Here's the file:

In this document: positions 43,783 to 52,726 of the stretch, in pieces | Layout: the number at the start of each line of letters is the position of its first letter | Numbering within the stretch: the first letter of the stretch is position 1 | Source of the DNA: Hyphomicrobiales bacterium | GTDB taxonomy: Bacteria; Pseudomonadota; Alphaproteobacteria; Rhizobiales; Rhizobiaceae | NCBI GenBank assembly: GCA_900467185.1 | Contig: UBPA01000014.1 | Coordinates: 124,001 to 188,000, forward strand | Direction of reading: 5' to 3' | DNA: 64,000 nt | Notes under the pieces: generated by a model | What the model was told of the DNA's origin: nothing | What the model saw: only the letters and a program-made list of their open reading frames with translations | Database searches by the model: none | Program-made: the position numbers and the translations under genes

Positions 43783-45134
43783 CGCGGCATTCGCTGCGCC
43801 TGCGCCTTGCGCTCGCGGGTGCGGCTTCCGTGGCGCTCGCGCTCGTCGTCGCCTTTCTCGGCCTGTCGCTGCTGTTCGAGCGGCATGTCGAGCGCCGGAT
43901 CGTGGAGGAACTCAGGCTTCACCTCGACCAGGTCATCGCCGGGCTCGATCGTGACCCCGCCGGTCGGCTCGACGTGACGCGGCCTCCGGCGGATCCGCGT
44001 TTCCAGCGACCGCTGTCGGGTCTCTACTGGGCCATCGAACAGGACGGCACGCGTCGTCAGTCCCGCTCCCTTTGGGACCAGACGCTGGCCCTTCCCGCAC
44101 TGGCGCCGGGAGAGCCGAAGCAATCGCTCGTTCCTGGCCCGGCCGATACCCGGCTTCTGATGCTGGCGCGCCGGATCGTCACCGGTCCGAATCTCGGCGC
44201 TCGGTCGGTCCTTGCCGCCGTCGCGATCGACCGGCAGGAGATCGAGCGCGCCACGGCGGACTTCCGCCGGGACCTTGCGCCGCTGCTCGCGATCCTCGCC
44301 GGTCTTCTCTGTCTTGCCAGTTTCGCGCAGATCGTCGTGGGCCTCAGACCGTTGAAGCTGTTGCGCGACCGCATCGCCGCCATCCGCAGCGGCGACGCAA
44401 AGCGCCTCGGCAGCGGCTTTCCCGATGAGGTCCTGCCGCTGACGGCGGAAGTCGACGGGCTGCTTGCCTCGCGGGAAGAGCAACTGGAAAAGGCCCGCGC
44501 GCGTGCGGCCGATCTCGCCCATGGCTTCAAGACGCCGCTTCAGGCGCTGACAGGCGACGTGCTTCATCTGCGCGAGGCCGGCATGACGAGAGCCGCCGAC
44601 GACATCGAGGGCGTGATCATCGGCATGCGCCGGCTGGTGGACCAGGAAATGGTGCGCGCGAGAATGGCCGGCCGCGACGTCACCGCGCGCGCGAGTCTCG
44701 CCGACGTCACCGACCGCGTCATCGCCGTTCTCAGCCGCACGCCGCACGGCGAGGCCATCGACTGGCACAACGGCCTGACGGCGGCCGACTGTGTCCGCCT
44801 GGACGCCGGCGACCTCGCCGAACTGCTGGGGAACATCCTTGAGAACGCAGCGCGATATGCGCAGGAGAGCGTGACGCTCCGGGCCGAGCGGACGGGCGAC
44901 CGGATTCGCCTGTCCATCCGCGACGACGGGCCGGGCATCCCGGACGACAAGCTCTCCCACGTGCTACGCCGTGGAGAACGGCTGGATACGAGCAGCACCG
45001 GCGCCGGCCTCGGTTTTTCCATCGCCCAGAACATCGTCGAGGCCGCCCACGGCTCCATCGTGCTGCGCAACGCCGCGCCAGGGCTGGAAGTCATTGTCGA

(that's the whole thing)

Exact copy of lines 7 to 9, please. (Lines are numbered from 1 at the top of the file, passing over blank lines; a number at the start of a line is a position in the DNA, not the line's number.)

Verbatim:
44101 TGGCGCCGGGAGAGCCGAAGCAATCGCTCGTTCCTGGCCCGGCCGATACCCGGCTTCTGATGCTGGCGCGCCGGATCGTCACCGGTCCGAATCTCGGCGC
44201 TCGGTCGGTCCTTGCCGCCGTCGCGATCGACCGGCAGGAGATCGAGCGCGCCACGGCGGACTTCCGCCGGGACCTTGCGCCGCTGCTCGCGATCCTCGCC
44301 GGTCTTCTCTGTCTTGCCAGTTTCGCGCAGATCGTCGTGGGCCTCAGACCGTTGAAGCTGTTGCGCGACCGCATCGCCGCCATCCGCAGCGGCGACGCAA